9 POOR MISTAKES YOU MAKE WITH YOUR BUDGET
If you still can’t fix your personal finances and you can’t seem to save any money whilst budgeting finances, this article is for you.
These are 7 unfortunate mistakes that are making you fail at budgeting your money sensibly. Avoid these 7 things to start saving money successfully.
This list of budgeting tips will get you through the year, especially during the Christmas holidays so you don’t spend too much money and start the new year in debt.
- NOT HAVING “NO SPEND” DAYS
Have you heard of a ‘no spend day‘?
A no spend challenge is one where you basically don’t spend any money! It may sound easy, but if you look back through your spending (such as on your bank statements) you may be surprised to see that you are spending money daily, and it’s on unnecessary stuff to boot.
I have a post all about a No Spend challenge which should help you with this – the best thing to do is to be fully prepared, and also to understand how much money and psychology go hand in hand. You can start off with a no spend day, and then increase it to a week/month etc.
- NOT HAVING AN ACCOUNTABILITY PARTNER
Getting an accountability partner will help you in so many ways. When you are on your debt payment journey, it can feel isolating and lonely, especially if you have no-one close to you going througIf you are going through a rough patch or something has come up that will derail your budget (unfortunately, this is likely! Boooo) moaning to your close friends won’t have the same effect if they just look at you with a puzzled look on your face and say things like “just put it on the credit card”! But if you have someone to keep you on track, you are much more likely to be successful on your journey.
- NOT REDUCING BIG EXPENSES
The biggest areas of expense are generally housing and transport. These are also areas of massive resistance, because they can involve sacrifices.
However, at the very least what you should do is see if you can re-mortgage to a lower rate, or use a cheaper method of transportation.
In a more drastic fashion, you could sell your house and get somewhere much cheaper, or rent somewhere cheaper if you are renting.
You could sell your car/s and walk/cycle/bus it around, or get a cheaper car. As I said, these are more drastic – but they only need to be temporary. Could you go without a car for a year or two if it will save you thousands?
- FOCUSING ON SMALL EXPENSES
When we first start budgeting, the small things start to go – for example, the daily coffee. Now I’m not saying that you shouldn’t cut down/get rid of this – on the contrary, I think you should do – but my point is that we can focus on the small savings and ignore the potential big savings.
- NOT DOING FREE OR FRUGAL ACTIVITIES
There are fun things that you can do for free (or very cheap) and I have some posts which will help you:
- Fun Frugal Hobbies You Can Do Whilst On Your Debt Free Journey
- Cheap Date Ideas When You’re On A Budget
- Budget Kids Activities
If you are tempted to buy something, have a look on sites such as Freecycle, Freegle or Gumtree to see if anyone is giving it away first (you’d be surprised what people give away for free)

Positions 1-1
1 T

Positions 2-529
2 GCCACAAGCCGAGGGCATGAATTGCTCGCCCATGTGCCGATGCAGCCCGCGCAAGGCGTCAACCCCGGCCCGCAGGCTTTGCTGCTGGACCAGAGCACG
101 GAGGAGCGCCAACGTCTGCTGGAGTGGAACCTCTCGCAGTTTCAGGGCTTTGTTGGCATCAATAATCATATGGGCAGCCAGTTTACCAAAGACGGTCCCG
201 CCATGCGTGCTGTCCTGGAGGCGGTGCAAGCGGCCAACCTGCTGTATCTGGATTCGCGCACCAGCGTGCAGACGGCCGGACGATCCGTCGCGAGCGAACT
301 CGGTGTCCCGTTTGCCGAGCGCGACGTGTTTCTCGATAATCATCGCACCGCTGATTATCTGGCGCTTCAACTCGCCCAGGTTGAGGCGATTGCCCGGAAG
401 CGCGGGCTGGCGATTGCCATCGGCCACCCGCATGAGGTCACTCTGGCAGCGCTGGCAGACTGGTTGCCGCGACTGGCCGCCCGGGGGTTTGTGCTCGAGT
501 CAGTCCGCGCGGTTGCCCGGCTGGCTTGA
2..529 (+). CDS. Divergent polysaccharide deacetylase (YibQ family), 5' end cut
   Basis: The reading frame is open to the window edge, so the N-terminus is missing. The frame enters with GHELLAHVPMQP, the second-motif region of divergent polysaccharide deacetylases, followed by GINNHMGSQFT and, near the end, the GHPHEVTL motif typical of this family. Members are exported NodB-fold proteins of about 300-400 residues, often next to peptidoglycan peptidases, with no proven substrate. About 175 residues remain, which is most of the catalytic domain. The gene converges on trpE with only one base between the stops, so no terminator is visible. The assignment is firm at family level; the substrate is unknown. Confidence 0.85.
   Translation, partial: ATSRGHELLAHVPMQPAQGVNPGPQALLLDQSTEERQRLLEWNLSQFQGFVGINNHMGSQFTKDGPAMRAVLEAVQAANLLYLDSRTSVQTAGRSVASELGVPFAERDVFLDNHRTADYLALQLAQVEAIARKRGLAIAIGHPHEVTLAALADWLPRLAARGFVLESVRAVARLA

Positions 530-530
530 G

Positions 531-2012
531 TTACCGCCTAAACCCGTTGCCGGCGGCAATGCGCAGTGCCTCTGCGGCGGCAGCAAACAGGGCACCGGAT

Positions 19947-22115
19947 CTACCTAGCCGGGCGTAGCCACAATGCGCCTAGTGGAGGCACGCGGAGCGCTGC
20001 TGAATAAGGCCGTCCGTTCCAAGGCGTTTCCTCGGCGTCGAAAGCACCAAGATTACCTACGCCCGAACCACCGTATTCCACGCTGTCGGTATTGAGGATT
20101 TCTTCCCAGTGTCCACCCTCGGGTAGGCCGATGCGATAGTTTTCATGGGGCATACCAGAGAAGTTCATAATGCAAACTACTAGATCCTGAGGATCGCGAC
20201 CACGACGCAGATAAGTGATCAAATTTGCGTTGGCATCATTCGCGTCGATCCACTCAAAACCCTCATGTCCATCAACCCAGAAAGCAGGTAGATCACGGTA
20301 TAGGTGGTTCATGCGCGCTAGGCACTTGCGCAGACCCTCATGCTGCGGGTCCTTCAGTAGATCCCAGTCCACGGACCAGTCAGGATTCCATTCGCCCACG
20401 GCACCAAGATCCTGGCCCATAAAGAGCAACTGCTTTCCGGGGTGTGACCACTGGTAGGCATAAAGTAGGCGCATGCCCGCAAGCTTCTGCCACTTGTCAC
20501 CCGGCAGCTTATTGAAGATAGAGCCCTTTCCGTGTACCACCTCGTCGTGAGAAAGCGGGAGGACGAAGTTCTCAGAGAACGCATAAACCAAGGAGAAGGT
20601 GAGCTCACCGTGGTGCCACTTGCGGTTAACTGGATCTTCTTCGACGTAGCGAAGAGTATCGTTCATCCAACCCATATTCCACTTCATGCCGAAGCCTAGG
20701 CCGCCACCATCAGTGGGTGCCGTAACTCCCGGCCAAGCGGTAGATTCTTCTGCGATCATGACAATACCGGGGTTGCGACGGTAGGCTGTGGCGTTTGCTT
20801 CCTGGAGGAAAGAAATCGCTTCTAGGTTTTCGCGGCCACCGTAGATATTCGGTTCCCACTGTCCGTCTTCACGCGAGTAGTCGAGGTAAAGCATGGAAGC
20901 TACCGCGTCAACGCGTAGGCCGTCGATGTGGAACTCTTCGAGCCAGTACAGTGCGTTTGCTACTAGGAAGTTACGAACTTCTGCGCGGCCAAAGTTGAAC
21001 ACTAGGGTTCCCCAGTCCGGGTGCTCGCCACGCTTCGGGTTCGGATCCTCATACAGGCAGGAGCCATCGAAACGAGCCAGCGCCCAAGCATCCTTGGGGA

- NOT STARTING A SIDE HUSTLE
I have a big list of 100 side hustles that you can do – there will hopefully be at least one on there that you can do!
Earning extra will be one of the BEST things that you can do on your debt payoff journey, I promise. You may get tired and be really busy, but it will be worth it.
And just think of all of the extra cash that you will have once the debt is gone!
- NOT USING A BUDGET PLANNER
My favourite kind of budget is a zero-sum budget (I was doing this before realising it was already a thing!). I’ve got a post describing exactly how to do your zero sum budget, but essentially it’s where you allocate all of your money to something specific.
Download my budget planner to get started here!
That may sound like a no-brainer, but what most people who don’t budget tend to do is pay the bills, then spend whatever money is left over on themselves (treats, entertainment, Christmas, birthdays etc) and then wonder why there is no money to save.
- NOT HAVING A BUDGET
I believe in writing everything down. It really does help to create something for you to look at and see your progress in black and white, to keep you motivated.
There are plenty of things that you can do visually to keep you motivated on this journey, such as:
- Use an expense tracker.
- Use a bullet journal
- Use apps
- Write it on a blackboard wall
- Use paper – you could either create a paper chain and take off a link every time
- Make sense out of every penny – download my budget planner that helped me to pay off debt, buy a car and my dream home.
- NOT HAVING CHRISTMAS ON A BUDGET
Having a budget is one of the most important things that you can do – not just at Christmas, but throughout every year. It will show your money where to go instead of you wondering where it all went!
Set yourself a sensible Christmas budget for food, decorations and presents. The lower you can get it, the better.
What mistakes are you making with your budget? Do you do any that I have listed above?